A Project of the American Enterprise Institute and the Federalist Society

Riders On The Storm

India Today

December 29, 2005

Relief experts have an adage: "For the survivors of a natural disaster, a second man-made disaster may also be looming-the rehabilitation." Given India's dismal record in calamity management, it usually holds good. This, however, is a story to the contrary. It shows how the government machinery spearheaded by committed officials, combining with a host of well-meaning private individuals and institutions, can bring a sea change in the lives of a shattered people. This then is a tale of how the worst of times can bring the best in humanity.

On that Black Sunday a year ago, the giant waves swallowed fishermen's hamlets, boats, crops, buildings and thousands of people within minutes. Bodies lay littered like dead fish on the coastline. In Tamil Nadu alone, apart from the human cost of 8,018 deaths, the tsunami left behind 1.26 lakh people homeless, over 40,000 boats damaged and 7,300 hectares of agricultural land destroyed. "We thought our world had come to an end," says G. Shakthivel, a 33-year-old fisherman in Nagapattinam's Akkaraippettai neighbourhood. Today, Shakthivel, who had lost family and friends to the tragedy, is set to return to the sea in his new gleaming steel boat that he has bought with a bank loan of Rs 15 lakh and a government subsidy of Rs 5 lakh. The waves had smashed his wooden boat into smithereens. "Life is not as bad as we had imagined it would be," he says.

As the anniversary of the tsunami approaches, in the affected areas there is an eagerness to show the world that life moves on and ahead for the better. Officials unanimously acknowledge that aid poured in from all parts of the world. If relief from the Central and state governments is added, the total aid sanctioned comes to Rs 1,136 crore. Initially, the good Samaritans went berserk. If you wanted bread, you got a bakery. A Karnataka MP sent 60,000 chapattis to victims in Cuddalore who ate only rice. Truck-loads of old clothes arrived from all over the world and lay on the roadside rejected by the fishermen community, a proud lot who don't wear used clothes. State-of-the-art commodes arrived from abroad for a people not used to western toilets.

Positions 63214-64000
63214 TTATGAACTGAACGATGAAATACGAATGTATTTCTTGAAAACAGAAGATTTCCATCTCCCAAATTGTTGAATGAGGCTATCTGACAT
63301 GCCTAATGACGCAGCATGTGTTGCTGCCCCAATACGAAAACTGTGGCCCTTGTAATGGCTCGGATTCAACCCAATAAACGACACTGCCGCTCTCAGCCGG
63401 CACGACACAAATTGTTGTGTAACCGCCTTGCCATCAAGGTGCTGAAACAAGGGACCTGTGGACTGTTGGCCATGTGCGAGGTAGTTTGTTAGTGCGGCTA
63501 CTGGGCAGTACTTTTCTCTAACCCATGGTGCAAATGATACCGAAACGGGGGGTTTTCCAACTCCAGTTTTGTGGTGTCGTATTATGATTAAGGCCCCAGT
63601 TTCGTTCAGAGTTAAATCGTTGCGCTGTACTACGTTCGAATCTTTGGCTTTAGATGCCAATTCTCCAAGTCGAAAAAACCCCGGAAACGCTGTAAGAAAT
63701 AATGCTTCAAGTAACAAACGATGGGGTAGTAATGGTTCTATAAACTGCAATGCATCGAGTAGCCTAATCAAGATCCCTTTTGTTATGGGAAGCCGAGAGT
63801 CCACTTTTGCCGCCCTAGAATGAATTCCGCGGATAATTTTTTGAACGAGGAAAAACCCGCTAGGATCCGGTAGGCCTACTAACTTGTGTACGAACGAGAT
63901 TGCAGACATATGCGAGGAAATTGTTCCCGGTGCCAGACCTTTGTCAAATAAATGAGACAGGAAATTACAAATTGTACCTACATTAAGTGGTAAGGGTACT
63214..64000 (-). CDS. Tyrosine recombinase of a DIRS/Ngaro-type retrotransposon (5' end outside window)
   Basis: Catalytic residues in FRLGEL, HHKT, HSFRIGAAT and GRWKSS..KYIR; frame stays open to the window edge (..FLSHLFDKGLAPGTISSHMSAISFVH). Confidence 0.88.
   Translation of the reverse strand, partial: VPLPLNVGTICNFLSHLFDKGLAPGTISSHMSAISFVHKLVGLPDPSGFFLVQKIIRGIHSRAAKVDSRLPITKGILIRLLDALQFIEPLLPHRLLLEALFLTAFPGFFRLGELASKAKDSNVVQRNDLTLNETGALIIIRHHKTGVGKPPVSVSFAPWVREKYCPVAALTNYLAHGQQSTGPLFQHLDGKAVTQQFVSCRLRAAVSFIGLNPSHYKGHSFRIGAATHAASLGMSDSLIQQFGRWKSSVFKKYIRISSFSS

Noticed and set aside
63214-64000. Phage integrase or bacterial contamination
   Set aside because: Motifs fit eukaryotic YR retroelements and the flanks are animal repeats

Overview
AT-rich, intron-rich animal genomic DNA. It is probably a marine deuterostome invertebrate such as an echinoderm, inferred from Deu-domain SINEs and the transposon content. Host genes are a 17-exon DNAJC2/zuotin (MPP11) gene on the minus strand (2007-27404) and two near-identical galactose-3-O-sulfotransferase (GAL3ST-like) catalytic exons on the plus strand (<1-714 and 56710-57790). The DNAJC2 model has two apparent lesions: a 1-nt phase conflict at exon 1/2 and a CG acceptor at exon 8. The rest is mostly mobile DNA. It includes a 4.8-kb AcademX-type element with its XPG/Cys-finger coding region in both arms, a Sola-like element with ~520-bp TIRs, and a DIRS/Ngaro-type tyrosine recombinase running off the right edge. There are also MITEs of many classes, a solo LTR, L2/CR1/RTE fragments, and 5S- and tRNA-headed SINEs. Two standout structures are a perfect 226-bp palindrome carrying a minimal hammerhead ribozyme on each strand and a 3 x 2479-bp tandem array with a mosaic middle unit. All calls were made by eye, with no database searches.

District Collector G. Radhakrishnan, who was posted at Nagapattinam a fortnight after the devastation to take charge of relief measures, was appalled at the magnitude of destruction and the chaos that followed in its wake. All the roads were washed away, piles of bodies lay all around and 80,000 people had moved to relief centres. Food had to be arranged. The dead had to be buried. Sanitary workers from the entire state were mobilised for retrieval and burial of the bodies. Roads had to be laid and communication restored. The task before him was enormous. Radhakrishnan was also confronted by an army of NGOs-419 in all-demanding to help.

"The trick was efficient utilisation," says Radhakrishnan. ngos were asked to choose their areas of function such as shelter, livelihood and comprehensive village development. He then selected the NGOs, based on their past performances and reputation, and allocated the work. A coordination centre was also set up and its functioning placed in charge of an NGO to facilitate cooperation within the sector by eliminating the need to go through tedious official registration procedures. Radhakrishnan instituted a mandatory weekly meeting with district officials and NGOs where they would sit across the table and analyse the progress made to address both short- and long-term rehabilitation, shelter and livelihood needs. This was a method adopted soon by neighbouring Cuddalore district where the damage was equally extensive. On the day of the tsunami, Gagandeep Singh Bedi, its district collector, rushed back from a holiday in Mahabalipuram and during the two-hour road journey supervised relief measures on his mobile phone. Once the job of rescuing the survivors and burying the dead was done, he too set about organising long-term rehabilitation measures.

The result was speedy and coordinated decision making. Yash Bhatt, a deputy manager with Tata Projects Limited, Hyderabad, came to Nagapattinam in January with a desalination mobile van that could produce 3,500 litres of potable water an hour. He also submitted samples of water to the Tamil Nadu Water Supply and Damage Board. "The collector gave us permission to start work within two hours of arrival. Eventually, he urged me to stay on for two years," recalls Bhatt. After the mobile van, Bhatt and his team have now installed a static plant with a capacity of 1,250 litres per hour. The Government has given them the land and free supply of power.